The State of Texas: November 30, 2015
State threatens refugee groups with lawsuits, and jail suicide attempts have skyrocketed.
Product of the Day
Now that Thanksgiving is over, we can shift to the second leg of the holiday season. And what’s more festive than an ugly Christmas sweater featuring a presidential candidate, available exclusively from Ted Cruz?
pic.twitter.com/CWy55Jjmq7 Christmas wishes
— Andrew Kaczynski (@BuzzFeedAndrew) November 30, 2015
Imminent Threat — Texas officials are threatening to sue any organization looking to help resettle Syrian refugees, reaffirming their commitment to keep them out of the state. “Texas health commissioner Chris Traylor issued the first lawsuit threat over the Thanksgiving holiday weekend in a letter to the Dallas branch of the International Rescue Committee, which said earlier this month that it supports accepting Syrian refugees,” writes the Houston Chronicle. “Similar letters are expected to be sent to any refugee resettlement group that takes a similar position against Gov. Greg Abbott. The Republican is among more than 30 governors who declared that they will not accept Syrian refugees due to security concerns in the days after terrorists with ties to the Syria-based Islamic State killed at least 130 people in Paris on Nov. 13.” Still up for debate (sort of?) is whether the governor and/or the state can actually stop such resettlement efforts. As nearly every publication has noted, it’s the federal government that dictates refugee efforts, but Abbott has insisted state powers will be enough to keep them out, “citing a provision in federal law that requires refugee resettlement groups to ‘cooperate’ with state officials.”
Jail Suicides — Sandra Bland’s death garnered national attention, but it’s part of a larger issue that hasn’t been addressed—jail suicides. And thanks to fresh reporting, it’s clear Texas has a pretty serious problem on its hands. “From 2008 to 2014, the Texas Department of Criminal Justice reported a 40 percent increase in suicides, and data from 2015 indicate the system is on track to meet those numbers this year,” according to the Dallas Morning News. “Attempted suicides grew 30 percent from 2008 to 2014, and department reports show 2015 is on course for another increase.” For some reference, there were 31 jail suicides last year and 980 attempts. The story is worth a read for all numbers crunched, but the steps needed to quell these numbers are complicated. “Advocates say the alarming figures show an urgent need to improve mental health care for inmates, better train officers to recognize signs of mental distress and implement independent oversight of the state prison system,” while authorities argue that many inmates are being stopped before they do any real damage to themselves, and the data “reflects the reality that more prisoners suffer from mental illness, even though the overall inmate population is dropping.”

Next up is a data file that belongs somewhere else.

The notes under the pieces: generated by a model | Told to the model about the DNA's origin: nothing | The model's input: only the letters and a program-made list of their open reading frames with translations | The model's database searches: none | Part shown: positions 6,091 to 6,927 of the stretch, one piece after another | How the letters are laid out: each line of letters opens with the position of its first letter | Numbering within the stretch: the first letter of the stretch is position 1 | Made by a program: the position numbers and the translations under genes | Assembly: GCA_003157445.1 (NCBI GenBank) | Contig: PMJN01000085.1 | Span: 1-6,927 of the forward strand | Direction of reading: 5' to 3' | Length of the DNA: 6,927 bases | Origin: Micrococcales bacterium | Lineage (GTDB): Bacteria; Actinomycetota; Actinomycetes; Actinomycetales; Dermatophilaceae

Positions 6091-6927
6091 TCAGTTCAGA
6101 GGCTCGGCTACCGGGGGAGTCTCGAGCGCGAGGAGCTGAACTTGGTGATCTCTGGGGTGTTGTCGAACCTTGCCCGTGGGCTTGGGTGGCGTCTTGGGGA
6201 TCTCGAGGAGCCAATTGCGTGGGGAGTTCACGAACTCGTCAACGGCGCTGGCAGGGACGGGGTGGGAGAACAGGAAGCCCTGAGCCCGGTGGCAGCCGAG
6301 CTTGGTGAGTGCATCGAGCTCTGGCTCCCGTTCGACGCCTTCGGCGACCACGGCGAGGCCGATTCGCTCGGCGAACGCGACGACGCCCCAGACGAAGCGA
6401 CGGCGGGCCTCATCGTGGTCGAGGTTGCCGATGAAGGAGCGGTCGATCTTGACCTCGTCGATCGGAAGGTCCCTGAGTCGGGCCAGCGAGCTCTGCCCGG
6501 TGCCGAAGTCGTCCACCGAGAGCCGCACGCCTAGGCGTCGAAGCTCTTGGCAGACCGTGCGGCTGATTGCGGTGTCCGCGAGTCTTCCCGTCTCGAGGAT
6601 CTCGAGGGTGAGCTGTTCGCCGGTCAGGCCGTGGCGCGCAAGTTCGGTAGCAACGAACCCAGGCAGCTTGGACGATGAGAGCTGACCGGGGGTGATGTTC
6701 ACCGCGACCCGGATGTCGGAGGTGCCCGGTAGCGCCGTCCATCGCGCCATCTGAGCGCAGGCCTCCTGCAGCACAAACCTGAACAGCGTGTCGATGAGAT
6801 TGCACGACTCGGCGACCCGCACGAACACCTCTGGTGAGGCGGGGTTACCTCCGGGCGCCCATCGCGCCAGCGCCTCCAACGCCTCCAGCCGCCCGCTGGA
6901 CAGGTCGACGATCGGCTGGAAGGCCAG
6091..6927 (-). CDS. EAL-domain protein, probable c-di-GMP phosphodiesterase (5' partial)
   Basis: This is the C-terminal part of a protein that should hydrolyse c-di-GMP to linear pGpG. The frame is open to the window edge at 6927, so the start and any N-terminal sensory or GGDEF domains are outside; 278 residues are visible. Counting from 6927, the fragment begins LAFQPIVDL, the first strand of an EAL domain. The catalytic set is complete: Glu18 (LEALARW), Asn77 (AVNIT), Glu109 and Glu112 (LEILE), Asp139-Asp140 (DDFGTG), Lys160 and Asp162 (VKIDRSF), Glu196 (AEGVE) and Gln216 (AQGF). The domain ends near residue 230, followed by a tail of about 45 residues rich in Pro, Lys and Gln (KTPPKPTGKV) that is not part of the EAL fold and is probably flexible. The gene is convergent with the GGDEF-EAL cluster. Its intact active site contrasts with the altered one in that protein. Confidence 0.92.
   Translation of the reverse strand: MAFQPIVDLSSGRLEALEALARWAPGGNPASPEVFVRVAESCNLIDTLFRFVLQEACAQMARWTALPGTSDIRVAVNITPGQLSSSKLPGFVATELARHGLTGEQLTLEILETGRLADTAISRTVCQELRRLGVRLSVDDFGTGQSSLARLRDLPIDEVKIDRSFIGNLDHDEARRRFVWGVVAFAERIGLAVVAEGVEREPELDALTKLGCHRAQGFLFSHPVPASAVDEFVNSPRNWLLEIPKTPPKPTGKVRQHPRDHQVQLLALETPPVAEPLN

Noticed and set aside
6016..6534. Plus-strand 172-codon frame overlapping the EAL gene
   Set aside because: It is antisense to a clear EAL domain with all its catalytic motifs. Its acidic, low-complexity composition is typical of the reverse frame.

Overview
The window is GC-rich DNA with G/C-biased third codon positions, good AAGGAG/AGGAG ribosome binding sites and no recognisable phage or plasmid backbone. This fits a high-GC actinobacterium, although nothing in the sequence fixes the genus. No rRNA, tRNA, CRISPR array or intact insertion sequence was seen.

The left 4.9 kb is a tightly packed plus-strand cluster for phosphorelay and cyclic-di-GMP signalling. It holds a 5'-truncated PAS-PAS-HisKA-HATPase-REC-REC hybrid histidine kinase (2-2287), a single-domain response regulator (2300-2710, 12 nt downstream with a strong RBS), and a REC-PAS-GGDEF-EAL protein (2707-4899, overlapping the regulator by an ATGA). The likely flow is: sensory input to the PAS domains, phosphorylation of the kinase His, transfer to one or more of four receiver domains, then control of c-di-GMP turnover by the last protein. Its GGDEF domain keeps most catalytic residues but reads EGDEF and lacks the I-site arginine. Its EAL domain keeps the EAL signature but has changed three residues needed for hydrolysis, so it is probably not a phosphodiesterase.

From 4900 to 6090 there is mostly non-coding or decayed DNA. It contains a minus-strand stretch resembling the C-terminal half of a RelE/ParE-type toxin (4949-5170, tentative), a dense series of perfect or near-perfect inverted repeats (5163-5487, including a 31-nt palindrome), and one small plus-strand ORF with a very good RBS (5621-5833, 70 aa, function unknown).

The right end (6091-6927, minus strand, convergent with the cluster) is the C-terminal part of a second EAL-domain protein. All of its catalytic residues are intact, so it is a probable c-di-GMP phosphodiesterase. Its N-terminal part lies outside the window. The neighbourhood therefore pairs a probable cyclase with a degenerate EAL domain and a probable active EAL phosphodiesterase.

That’s The Goal — Sure, they’ve got the Spurs, but San Antonio is pushing forward in its efforts to become a legitimate sports city like Dallas and Houston. The city is hoping to pull in a Major League Soccer team with a $21 million dollar deal, but not everyone is on board. One of the biggest issues, as noted by the San Antonio Express-News, is that taxpayers would be saddled with most of the cost of buying minor league soccer stadium Toyota Field and possibly spending “millions more” for upgrades—all with no guarantee that they would land a MLS team. As the story seems to make pretty clear, city officials are doing just about everything they can to entice a professional soccer team to Alamo City. What seems to be somewhat missing from the discussion are the actual taxpayers.
Gate Keeper — The Dallas Morning News has a fun and fascinating look at the 74-year-old Marylyn Love, Jerry Jones’s executive assistant who has been with him since he bought the Cowboys in 1989. “Players, coaches, media, fellow NFL owners, commissioners, movie stars, captains of industry, sheiks and former U.S. presidents all have come to learn that Love holds the key,” writes Barry Horn. “To those whom Love allows completions, Jones has a standard response to any question asking for more of his time or for something more tangible. It’s a simple, eight-word phrase that has resonated throughout Valley Ranch during Jones’ 27 years of occupancy: ‘Just get with Marylyn, she’ll handle the details.'” Love is apparently the exact opposite of her boss — notoriously guarded. “She has deflected all previous requests to interview her” and postponed the interview three times. The effort seems to have been worth it, though. The piece, definitely worth a read, makes clear that Love isn’t just the “team mom” but something of a quiet superhero. “Jones said he would ‘quit’ should the 74-year-old Love ever tell him she is retiring. Hyperbole? Probably. Still, he conceded it would take a cadre of skilled loyalists to replace his primary sounding board.”